Today’s Cancer Research Update features a study that suggests eating plenty of fruits and vegetables may slightly reduce women’s risk of breast cancer. Every 200 grams of fruits and vegetables eaten per day – about 1 to 2 cups – was associated with a 4 percent decreased risk of breast cancer.
What does a cup of fruits and vegetables look like? A small apple, an orange and a dozen baby carrots are a few examples. Look at the CDC for more.
The research was funded by the World Cancer Research Fund as part of AICR/WCRF’s Continuous Update Project (CUP), an ongoing review of cancer prevention research. Here, lead author Dagfinn Aune, a nutritional epidemiologist at Imperial College London who is part of the CUP team, answers a few questions about the findings.
Q: Every 200 grams of fruits and vegetables linking to a 4% reduced risk of breast cancer does not seem like a lot. Can you explain why it’s important?
A: Yes, the reduction in relative risk is modest, but the increment that was used for the analysis was also moderate so the reduction in risk may be larger for women that eat greater than 200 grams per day of fruit and vegetables. For those with the highest intake of fruit or fruit and vegetables combined there was a 8 to 11 percent reduction in the relative risk compared with those with the lowest intake, which is similar to our previous results for colorectal cancer. The association appears to be linear, meaning more benefit the more you eat. Continue reading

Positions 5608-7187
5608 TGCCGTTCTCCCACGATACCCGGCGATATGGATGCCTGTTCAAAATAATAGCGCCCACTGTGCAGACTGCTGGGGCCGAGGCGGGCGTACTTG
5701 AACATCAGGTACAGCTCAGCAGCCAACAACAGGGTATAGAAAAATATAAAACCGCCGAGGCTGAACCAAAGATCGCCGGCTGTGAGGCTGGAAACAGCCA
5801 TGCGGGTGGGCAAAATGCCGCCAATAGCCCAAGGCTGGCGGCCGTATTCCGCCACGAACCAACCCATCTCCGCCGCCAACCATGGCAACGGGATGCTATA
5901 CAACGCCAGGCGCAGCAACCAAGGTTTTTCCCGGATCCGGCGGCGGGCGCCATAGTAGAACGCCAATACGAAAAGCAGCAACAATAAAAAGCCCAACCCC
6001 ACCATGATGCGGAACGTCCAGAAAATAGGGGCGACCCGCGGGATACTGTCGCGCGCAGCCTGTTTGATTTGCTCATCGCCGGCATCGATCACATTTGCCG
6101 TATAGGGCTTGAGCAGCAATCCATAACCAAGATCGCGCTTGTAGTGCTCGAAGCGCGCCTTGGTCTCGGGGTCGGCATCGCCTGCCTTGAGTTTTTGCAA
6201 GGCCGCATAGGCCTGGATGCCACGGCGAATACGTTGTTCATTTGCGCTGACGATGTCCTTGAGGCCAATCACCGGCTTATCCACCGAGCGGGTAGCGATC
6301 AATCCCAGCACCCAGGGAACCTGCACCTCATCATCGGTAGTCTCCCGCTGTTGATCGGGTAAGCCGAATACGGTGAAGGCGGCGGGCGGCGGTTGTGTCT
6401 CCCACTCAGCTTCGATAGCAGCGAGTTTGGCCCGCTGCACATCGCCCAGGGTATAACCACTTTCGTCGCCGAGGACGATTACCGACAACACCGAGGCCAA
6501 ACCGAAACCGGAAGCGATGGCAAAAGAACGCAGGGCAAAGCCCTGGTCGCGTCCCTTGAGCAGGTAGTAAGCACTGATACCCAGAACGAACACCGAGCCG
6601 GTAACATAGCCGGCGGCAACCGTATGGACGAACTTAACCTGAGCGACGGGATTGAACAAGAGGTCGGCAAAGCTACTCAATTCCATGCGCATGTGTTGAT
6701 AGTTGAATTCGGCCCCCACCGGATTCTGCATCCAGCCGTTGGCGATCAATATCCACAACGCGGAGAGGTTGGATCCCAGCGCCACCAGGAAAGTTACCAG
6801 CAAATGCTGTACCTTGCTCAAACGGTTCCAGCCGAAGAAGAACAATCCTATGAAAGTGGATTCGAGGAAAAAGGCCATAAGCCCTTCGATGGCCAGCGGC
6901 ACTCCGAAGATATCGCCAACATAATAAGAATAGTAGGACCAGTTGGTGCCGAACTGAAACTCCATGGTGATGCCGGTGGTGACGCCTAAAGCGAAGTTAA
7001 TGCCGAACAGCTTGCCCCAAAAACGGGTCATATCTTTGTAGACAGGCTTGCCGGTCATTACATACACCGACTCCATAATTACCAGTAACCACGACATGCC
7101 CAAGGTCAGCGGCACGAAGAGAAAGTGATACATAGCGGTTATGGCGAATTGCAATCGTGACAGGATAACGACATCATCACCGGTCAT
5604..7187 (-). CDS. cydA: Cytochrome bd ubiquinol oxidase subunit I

AICR’s expert report and its updates have found that excess body fat increases the risk of developing breast cancer in postmenopausal women. As scientists are learning, how excess body fat plays a role in breast cancer varies by cancer type.
In a study published last month in the journal Cancer Prevention Research, scientists looked at the role excess body fat plays in the development of two types of triple-negative breast cancers. These types of breast tumors don’t respond to hormones and growth factors that typically fuel less aggressive types of breast cancer.
One of the changes that occurs in these two types of breast cancers is EMT, or epithelial mesenchymal transition. EMT signals early development of cancer in epithelial cells, the cells that line the breasts and other organs. It is recognized as a feature of many aggressive tumors. Continue reading
The evidence is clear that obesity and greater abdominal fat increases the risk of post-menopausal breast cancer; obesity decreases the risk of pre-menopausal breast cancer. Yet the majority of research in the field has been conducted among Caucasians.
A study presented today suggests that higher BMI increases the risk of a more advanced cancer diagnosis among women of African ancestry.
The study by Elisa V. Bandera, a researcher at the Cancer Institute of New Jersey, was a poster session today at the American Association for Cancer Research’ annual meeting.
“We know the effect of obesity on breast cancer among white women, there’s a wide literature on the topic,” said lead author Bandera, who is also an expert panelist on AICR’s Continuous Update Project. “In general, African Americans tend to have breast cancer at an earlier age and it is more advanced, we know something different is going on, we want to find out what.” Continue reading